We’ve wasted so much time. For nearly a century now, we’ve been enjoying the modern record. And for all this time, we’ve missed out on the simplest of entertainments: staring at twirling animations on top of our vinyl.
Designer Michael Hansen has reimagined the old medium by printing special vinyl that’s covered in patterns. When the printed record spins, an LED strobe fires, creating a hypnotic effect that sits somewhere between a phenakistoscope and a clothes dryer.
To create this one-off piece, Hansen was “looking for a visual effect that had a kind of optical art touch.” He came across a Technics turntable that shines a red light across a field of rotating dots and was taken with the idea--so much so, that Hadsen expanded the concept by screen printing a custom design on each surface of the record. One side is a fairly literal interpretation of the Technics dots. The other is a more abstract 3-D play of geometrics. Apparently the print transfer is so thin that it doesn’t affect the sound quality of the vinyl.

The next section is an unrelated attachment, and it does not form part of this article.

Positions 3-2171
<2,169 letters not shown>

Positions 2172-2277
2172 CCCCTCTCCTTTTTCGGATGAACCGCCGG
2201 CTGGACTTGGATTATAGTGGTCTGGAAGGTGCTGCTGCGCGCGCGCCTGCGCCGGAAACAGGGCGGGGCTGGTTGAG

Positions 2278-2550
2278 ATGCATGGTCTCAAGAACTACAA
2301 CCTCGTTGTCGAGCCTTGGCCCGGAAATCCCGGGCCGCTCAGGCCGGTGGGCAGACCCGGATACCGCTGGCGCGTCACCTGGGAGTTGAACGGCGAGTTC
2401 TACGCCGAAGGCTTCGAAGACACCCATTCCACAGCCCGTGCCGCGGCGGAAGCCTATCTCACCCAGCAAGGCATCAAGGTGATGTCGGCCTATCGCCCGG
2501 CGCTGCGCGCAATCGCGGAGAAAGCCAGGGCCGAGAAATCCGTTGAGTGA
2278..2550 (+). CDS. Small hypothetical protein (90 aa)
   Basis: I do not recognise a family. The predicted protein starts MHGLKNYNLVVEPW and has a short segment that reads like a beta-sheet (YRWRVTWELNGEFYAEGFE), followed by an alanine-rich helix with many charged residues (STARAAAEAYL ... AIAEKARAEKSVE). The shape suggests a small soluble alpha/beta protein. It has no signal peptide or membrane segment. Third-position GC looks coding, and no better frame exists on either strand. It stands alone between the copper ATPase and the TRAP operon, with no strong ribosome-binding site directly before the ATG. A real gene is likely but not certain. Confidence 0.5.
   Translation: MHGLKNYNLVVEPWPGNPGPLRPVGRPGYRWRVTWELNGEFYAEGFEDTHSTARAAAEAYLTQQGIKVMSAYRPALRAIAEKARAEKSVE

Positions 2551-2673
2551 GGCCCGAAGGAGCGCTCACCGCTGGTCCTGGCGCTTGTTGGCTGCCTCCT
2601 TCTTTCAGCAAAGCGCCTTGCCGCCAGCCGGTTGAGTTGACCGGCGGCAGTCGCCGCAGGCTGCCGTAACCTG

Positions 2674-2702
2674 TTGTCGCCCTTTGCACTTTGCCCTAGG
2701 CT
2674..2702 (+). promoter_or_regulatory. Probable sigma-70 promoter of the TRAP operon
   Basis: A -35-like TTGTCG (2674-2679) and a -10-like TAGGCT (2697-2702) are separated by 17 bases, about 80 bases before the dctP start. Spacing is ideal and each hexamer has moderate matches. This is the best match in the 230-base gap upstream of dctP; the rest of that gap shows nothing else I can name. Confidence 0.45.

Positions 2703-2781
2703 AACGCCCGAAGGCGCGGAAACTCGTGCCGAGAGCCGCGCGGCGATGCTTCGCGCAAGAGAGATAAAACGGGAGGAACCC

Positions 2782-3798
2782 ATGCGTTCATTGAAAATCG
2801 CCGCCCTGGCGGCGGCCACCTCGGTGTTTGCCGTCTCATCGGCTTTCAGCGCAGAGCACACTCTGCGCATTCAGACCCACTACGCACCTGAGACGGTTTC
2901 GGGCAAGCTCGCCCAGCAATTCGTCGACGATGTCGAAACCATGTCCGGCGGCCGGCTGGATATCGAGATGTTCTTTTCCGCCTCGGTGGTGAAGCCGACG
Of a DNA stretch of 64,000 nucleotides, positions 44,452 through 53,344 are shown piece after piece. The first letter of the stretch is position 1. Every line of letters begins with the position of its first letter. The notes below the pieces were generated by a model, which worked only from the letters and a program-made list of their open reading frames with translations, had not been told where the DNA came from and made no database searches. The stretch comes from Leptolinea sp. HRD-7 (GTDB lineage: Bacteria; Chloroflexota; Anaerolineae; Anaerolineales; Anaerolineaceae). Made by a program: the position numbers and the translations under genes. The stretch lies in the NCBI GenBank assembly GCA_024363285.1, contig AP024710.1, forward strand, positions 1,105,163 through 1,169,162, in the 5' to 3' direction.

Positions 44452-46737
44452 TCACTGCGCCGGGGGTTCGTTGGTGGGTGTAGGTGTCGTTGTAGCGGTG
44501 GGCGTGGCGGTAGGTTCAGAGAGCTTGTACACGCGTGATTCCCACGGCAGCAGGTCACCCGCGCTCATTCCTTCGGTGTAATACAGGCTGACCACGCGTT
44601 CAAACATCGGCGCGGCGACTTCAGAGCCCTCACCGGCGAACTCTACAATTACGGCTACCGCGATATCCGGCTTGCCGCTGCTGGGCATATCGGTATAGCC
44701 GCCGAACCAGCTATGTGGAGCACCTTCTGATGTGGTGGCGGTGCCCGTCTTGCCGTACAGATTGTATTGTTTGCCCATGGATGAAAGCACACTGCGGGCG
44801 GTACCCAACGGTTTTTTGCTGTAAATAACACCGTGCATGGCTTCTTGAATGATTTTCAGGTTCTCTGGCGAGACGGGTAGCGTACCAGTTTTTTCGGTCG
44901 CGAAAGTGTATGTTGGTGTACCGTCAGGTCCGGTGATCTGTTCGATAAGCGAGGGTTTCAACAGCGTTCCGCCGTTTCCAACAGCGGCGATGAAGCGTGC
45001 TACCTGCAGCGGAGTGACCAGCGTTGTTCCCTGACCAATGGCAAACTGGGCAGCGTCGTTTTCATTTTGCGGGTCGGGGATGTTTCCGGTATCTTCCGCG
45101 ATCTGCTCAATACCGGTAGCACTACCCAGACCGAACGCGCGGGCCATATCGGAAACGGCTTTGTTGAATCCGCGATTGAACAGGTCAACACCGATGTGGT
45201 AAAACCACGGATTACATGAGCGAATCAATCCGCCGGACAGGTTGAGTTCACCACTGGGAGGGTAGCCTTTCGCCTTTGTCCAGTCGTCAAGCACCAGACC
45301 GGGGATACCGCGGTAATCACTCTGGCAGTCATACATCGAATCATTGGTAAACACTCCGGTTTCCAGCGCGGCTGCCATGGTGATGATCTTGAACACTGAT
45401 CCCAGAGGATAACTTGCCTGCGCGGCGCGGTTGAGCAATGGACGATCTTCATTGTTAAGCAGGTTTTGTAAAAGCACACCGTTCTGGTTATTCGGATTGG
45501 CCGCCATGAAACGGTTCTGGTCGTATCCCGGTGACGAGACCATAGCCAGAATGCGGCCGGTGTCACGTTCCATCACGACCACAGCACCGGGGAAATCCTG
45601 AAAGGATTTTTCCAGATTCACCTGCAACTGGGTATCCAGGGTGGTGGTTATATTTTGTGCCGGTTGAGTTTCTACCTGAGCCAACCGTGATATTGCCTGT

As for now, the project is artisanal in nature, but there’s no reason that screen printing--the same technique used to duplicate everything from T-shirts to tote bags--couldn’t scale for wider manufacture. “We are currently considering doing some fundraising, and hopefully be able to release the vinyl in a larger amount of copies,” writes Hansen.
With the music industry’s recent resurgence of vinyl, coupled with the world’s ongoing obsession with custom screen prints, it seems that we could see a lot more of this idea before it dies out. You wouldn’t need an LED to create every type of animation. Imagine the potential of a mere black-and-white spiral. Add the thrill of the unpredictable cameo of a random red sock, and this whole TV fad could finally come to rest!